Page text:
Hospital Security and Rioting
There is no doubt that the healthcare systems in the larger cities that are experiencing riots and looting, are being affected. In some cases, the riots and looting are near the urban hospitals and in the business districts. That being the case, how does this affect the hospitals, and what should hospital security be ready for?
Civil Unrest in America
As we have witnessed on the evening news this civil unrest has been going on now for well over 90 straight days. What is often the case is that most people will think that this will not affect them, but the reality is that one serious incident in their communities could trigger the violence to come to their doorstep.
Take for example Kenosha, Wisconsin. They were not planning for a serious incident to occur but it happened, and now they are trying to recover from the riots and looting. In addition to that, the national news and politicians are all scrambling to rush to their city to make their points. Regardless of your political affiliation, there has never been a crisis that a politician did not want to use to their benefit.
In other cities like Seattle, Portland, New York, Chicago, and Atlanta there have also been cases of riots and looting. Recently the participants in these actions have been using cement filled bottles, commercial grade fireworks, and Molotov Cocktails to attack the police. As a result, in numerous cases there have been serious injuries and even deaths.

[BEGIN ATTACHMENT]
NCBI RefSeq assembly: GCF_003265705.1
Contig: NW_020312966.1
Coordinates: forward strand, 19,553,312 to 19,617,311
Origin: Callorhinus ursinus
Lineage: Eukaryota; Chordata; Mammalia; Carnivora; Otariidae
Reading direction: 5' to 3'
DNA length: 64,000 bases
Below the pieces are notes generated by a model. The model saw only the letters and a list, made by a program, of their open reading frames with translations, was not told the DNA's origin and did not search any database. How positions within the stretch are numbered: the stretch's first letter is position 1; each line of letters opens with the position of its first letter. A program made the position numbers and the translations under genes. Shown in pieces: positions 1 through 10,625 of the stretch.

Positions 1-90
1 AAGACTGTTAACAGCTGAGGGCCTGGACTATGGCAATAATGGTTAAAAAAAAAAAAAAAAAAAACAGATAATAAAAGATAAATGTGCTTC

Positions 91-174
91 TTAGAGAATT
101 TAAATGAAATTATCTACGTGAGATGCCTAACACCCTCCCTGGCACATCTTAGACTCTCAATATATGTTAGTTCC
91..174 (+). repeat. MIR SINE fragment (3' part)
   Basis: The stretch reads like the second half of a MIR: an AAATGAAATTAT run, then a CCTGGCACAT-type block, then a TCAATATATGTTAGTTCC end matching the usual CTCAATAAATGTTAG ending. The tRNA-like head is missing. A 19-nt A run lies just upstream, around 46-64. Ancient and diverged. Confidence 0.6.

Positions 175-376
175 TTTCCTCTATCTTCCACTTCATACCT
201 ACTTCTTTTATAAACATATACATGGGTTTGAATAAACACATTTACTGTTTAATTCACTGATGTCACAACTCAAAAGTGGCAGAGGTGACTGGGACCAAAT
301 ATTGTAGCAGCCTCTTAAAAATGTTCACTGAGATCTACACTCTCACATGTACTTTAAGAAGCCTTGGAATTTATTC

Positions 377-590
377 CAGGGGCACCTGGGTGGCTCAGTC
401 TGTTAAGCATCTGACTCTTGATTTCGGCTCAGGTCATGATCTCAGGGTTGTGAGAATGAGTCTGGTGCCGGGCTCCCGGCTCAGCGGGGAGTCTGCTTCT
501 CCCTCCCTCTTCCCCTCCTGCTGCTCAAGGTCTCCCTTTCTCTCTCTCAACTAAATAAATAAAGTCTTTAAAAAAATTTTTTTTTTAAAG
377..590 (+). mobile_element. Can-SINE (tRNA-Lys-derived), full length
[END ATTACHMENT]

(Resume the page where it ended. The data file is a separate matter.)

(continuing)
Hospital Security Concerns
If you know anything about how security works in an urban hospital you know that they have been dealing with issues of workplace violence for several years now. These are often cases where patients and/or their friends and families are aggressive towards staff.
In many cases hospital security has also been dealing with an increased number of weapons being brought into the emergency departments. The weapons have included knives, guns, razors, and numerous other items that can be used to injure or kill another person.
When you factor in the number of people participating in the civil unrest, and now those that are counter-protesters, the chances of weapons being present is at a much higher risk. These same patients could also have fireworks on them, lighters, lighter fluids/gas, and many other items that will present a danger to the hospital staff and hospital security needs to plan and train for this.